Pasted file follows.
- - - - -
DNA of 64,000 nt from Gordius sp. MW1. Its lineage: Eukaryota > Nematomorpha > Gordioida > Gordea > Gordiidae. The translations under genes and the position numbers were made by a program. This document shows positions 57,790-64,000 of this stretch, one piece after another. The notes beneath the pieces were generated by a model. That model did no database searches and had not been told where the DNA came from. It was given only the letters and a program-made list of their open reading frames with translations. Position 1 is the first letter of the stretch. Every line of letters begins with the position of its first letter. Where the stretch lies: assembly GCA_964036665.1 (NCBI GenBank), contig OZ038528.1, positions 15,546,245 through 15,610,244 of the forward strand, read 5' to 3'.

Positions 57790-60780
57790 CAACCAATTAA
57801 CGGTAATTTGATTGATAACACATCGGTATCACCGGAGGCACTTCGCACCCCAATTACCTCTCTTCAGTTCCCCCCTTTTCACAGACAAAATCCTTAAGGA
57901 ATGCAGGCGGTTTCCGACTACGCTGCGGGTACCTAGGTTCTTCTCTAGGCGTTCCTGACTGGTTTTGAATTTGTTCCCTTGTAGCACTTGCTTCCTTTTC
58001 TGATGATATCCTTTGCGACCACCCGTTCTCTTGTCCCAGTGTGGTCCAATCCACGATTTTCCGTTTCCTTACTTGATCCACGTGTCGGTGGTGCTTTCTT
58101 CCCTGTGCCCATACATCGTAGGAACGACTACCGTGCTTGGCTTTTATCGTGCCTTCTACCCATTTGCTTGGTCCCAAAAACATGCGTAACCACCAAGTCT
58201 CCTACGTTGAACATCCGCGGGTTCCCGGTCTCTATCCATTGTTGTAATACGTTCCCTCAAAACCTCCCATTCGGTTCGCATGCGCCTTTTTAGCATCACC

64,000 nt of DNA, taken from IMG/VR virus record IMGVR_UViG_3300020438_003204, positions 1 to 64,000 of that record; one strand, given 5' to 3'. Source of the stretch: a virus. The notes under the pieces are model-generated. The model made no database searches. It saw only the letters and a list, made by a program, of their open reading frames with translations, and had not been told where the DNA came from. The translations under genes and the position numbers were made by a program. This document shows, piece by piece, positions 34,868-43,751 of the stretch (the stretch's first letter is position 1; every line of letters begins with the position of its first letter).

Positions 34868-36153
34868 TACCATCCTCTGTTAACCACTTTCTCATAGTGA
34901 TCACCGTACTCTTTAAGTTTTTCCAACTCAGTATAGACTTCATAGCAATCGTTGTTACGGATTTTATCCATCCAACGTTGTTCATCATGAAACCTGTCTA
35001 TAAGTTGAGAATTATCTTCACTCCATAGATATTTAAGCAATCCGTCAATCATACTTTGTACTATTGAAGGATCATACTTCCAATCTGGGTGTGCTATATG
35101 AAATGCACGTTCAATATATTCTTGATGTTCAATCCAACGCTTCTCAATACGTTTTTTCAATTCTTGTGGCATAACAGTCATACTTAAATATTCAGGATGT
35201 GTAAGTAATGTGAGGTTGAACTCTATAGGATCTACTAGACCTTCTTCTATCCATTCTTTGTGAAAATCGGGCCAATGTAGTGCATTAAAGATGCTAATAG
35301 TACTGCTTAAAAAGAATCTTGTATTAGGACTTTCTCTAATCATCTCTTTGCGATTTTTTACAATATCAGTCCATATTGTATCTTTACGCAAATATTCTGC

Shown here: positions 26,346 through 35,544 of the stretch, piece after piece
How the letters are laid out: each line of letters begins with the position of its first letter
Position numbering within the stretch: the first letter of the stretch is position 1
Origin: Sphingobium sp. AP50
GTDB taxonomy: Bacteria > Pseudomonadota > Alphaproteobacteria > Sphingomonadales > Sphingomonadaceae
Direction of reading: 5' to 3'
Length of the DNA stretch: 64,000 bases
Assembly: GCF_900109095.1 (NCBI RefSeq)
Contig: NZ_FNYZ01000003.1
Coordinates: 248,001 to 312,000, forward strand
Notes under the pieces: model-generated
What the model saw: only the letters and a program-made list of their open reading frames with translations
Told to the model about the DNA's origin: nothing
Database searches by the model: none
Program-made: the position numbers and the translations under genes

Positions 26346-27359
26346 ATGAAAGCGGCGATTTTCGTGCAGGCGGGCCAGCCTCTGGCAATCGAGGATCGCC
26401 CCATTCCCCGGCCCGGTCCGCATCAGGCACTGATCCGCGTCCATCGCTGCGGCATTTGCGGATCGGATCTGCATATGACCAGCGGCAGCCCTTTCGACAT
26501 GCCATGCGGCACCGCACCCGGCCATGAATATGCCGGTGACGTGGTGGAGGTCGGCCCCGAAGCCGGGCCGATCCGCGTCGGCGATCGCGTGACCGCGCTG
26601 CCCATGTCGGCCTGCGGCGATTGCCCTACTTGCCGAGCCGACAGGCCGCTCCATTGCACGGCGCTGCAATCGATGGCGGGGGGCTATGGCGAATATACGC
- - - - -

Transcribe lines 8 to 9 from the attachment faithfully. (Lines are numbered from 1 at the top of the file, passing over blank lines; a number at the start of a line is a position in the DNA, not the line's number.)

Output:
58201 CCTACGTTGAACATCCGCGGGTTCCCGGTCTCTATCCATTGTTGTAATACGTTCCCTCAAAACCTCCCATTCGGTTCGCATGCGCCTTTTTAGCATCACC

64,000 nt of DNA, taken from IMG/VR virus record IMGVR_UViG_3300020438_003204, positions 1 to 64,000 of that record; one strand, given 5' to 3'. Source of the stretch: a virus. The notes under the pieces are model-generated. The model made no database searches. It saw only the letters and a list, made by a program, of their open reading frames with translations, and had not been told where the DNA came from. The translations under genes and the position numbers were made by a program. This document shows, piece by piece, positions 34,868-43,751 of the stretch (the stretch's first letter is position 1; every line of letters begins with the position of its first letter).